Schlagwort-Archive: American

Ubuntu in Germany Column

Some Whites fear Genocide if Madiba Passes, so the thesis by a group of Conservatives

(Editor: Alex Smit-Stachowski is speaking in her column about life as a South African now living in Germany. The South African journalist lives in Krefeld, in North Rhine-Westphalia/ Germany).

It seems like a joke – a throwback to the early 90’s where whites packed tins in anticipation of civil war as negotiations between politicians got testy. It is deadly serious – there is a sector of the white population who fear if former President Nelson Mandela dies, there will be a bloodbath and they will be the victims.

© A group of conservative whites fear that when Madiba passes and the initial mourning period in South Africa has been observed, it will be a free-for-all for angry blacks to massacre them. Ubuntu-Columnist Alex Smit-Stachowski is checking this thesis.

© A group of conservative whites fear that when Madiba passes and the initial mourning period in South Africa has been observed, it will be a free-for-all for angry blacks to massacre them. Ubuntu-Columnist Alex Smit-Stachowski is checking this thesis.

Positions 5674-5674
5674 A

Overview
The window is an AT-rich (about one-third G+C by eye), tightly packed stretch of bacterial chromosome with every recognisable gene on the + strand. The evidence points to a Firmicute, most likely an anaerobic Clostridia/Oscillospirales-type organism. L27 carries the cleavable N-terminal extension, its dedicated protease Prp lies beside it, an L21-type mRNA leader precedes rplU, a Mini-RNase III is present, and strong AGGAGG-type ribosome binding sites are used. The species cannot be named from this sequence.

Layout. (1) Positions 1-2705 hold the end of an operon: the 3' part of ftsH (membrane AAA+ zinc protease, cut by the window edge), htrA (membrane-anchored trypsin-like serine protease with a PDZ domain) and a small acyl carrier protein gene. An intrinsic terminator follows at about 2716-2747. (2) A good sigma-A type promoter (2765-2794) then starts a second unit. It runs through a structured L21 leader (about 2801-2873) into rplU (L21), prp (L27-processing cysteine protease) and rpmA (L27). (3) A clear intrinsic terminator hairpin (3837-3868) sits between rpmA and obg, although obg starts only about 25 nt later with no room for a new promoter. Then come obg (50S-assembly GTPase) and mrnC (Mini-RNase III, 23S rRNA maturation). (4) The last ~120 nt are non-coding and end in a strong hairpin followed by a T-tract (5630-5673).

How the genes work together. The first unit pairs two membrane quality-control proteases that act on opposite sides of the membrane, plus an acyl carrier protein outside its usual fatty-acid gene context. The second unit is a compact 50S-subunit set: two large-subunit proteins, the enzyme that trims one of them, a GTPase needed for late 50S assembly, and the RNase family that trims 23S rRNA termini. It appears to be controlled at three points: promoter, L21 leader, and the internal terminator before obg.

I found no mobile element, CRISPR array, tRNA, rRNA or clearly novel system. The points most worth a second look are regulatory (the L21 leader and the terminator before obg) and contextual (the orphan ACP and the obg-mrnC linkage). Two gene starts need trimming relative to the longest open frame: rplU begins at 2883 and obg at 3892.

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Ubuntu in Germany Column

Südafrikanisches Englisch – eine Masala-Mischung aus einheimischen Wörtern

(Editor: Alex Smit-Stachowski is speaking in her column about life as a South African now living in Germany. The South African journalist lives in Krefeld, in North Rhine-Westphalia/ Germany).

I’m tuning you the truth, bru! Wie Südafrikaner wirklich Englisch sprechen…

South Africans speak a wonderful version of English – a mixed masala of indigenous words thrown in and pronounced in only the way us South Africans can talk.

The Oscar-nominated documentary ‘Searching for Sugar Man’ about the lifelong passion of South Africans for the lesser-known American folk singer, Rodriguez – again highlighted how special the English is, that we born and bred in SA is.

Spoken with a broad accent, we often plough ahead, not realizing that quite a few words are only familiar to those who schooled in South Africa. This hilarious clip which did the rounds on YouTube a few months ago, rounds up the typical South-Africanisms that tourists are likely to hear when visiting Cape Town, Durban or Johannesburg.

© South African English -  only to be understood by the locals. (Quelle: flickr/ coda)

© South African English – only to be understood by locals. (Quelle: flickr/ coda)

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